Tôru takes pity on Mamiya, and brings him home with him. Tôru is an elementary school teacher, and you get the sense that he’s a pretty good one. He’s chatty, and a little goofy, a little excitable. He’s gentle with Mamiya, but he’s focused, pushing for practical information and keeping the conversation from drifting off track with the deft hand of someone who’s spent a lot of time talking to children. Tôru has a wife, Tomoko (Misayo Haruki), and if there’s a single skill I wish young directors would learn to develop, it’s how to stage multiple actors on screen at the same time. Haruki is only in the film for a matter of seconds, and yet we get a strong sense of her character, and the dynamic of this marriage. Tôru is bustling around the kitchen, and his wife enters. She’s wearing a nightgown, and is clearly tired, but helps him make a cup of tea that he’s fumbling with, as he moves to do something else. The space is small and cramped, but the two have an easy intimacy with each other. They move about each other in a natural intuitive way, with the awareness of each other that people have when they are in love. It’s quick, and the movie doesn’t draw our attention to it, but we like these people, and we have a sense of them as a generous, responsible, and loving young couple.
Tomoko goes to bed, and Tôru talks to Mamiya, trying to help the stranger regain his sense of himself. Mamiya for his part is fleeing the camera. He’s drifting out of the conversation, unwilling to answer anything, moving around the room generally making a mess, and pushing Tôru to talk more about himself. Mamiya seems unthreatening, ineffectual, and not entirely conscious of his actions. But in truth he’s carefully setting a trap for his host, and when he draws his lighter he suddenly becomes controlled and attentive. The film begins cutting in closeups here, and the effect is unsettling. A break in the natural rhythm, as the director suddenly imposes his will over ours, commanding our focus in a way that he hasn’t before. This time we don’t see the full process of Mamiya’s hypnotism. Kurosawa will tease that out over the course of the movie, but in the morning Tomoko has been murdered and Tôru is suicidal.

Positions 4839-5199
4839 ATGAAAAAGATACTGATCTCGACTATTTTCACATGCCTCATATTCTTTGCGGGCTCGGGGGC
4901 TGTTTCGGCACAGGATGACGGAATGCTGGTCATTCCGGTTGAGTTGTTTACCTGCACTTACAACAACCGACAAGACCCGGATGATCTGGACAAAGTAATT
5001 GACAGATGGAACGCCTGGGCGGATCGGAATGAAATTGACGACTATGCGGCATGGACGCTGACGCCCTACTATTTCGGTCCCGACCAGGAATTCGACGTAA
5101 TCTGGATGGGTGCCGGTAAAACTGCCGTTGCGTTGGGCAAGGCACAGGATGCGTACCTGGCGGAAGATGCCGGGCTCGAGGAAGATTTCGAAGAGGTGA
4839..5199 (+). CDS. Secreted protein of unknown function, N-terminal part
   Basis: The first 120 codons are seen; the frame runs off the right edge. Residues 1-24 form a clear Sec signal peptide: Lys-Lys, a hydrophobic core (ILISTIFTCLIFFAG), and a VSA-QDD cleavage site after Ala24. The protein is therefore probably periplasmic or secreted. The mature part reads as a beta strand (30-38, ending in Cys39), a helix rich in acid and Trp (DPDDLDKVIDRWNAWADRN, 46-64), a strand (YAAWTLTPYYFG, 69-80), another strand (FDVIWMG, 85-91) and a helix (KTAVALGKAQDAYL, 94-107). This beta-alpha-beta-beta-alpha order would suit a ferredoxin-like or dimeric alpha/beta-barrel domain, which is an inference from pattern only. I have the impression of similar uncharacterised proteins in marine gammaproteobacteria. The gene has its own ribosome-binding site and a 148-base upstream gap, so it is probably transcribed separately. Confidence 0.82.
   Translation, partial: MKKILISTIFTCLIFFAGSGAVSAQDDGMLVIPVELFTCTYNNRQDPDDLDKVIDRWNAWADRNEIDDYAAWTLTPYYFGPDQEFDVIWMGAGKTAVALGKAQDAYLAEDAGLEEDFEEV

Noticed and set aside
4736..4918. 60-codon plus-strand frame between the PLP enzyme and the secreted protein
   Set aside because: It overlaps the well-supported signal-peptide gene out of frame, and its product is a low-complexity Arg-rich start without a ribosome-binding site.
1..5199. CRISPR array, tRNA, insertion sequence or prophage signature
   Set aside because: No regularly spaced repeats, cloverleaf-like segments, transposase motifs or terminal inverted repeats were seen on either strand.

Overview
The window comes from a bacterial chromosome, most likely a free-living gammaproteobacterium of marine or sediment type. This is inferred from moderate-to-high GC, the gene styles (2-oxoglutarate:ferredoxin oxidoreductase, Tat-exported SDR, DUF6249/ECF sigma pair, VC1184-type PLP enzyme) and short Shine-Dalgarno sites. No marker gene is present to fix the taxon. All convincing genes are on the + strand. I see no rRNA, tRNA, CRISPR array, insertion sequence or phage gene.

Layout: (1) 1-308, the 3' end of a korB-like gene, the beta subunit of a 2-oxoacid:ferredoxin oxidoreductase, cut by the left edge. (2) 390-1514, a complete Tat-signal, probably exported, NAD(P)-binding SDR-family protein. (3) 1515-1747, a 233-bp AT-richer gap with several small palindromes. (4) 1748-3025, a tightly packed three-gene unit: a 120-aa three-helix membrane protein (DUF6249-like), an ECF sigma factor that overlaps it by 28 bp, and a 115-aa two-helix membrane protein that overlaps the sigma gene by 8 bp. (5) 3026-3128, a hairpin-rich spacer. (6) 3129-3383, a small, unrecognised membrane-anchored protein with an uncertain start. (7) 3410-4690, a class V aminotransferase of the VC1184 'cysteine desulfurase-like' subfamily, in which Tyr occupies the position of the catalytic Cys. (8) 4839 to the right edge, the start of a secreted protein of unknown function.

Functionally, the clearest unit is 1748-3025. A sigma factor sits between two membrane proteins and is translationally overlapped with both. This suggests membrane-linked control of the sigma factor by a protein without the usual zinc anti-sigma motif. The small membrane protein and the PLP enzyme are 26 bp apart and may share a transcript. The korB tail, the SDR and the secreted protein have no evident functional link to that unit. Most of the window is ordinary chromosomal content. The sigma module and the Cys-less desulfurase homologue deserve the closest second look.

Once again all that Detective Takabe can do is bear witness to the carnage. He asks why Tôru did it. Was it a film, a novel, did he hate his wife? Tôru tells him that “there was no reason,” that, “At the time, it seemed like the natural thing to do.”
The film follows this pattern for a while. Mamiya infects a victim, Takabe investigates the aftermath. This is where Kurosawa’s slow, static camera work pays the highest dividends. Characters are often placed at extreme ends of the frame, so that we have to dart back and forth, choosing what to watch and who to pay attention to. Mamiya is often passive, and yet there’s a clear methodology to what he’s doing and a purpose to his movements. But we can’t quite grasp all of it. We want to watch him to understand how it works, but that also means giving ourselves over to the spell. The quiet and the simplicity of the movie give it a sense of authenticity and physical reality that is usually absent in stories of the supernatural. A sense that our souls and our sanity are also on the line.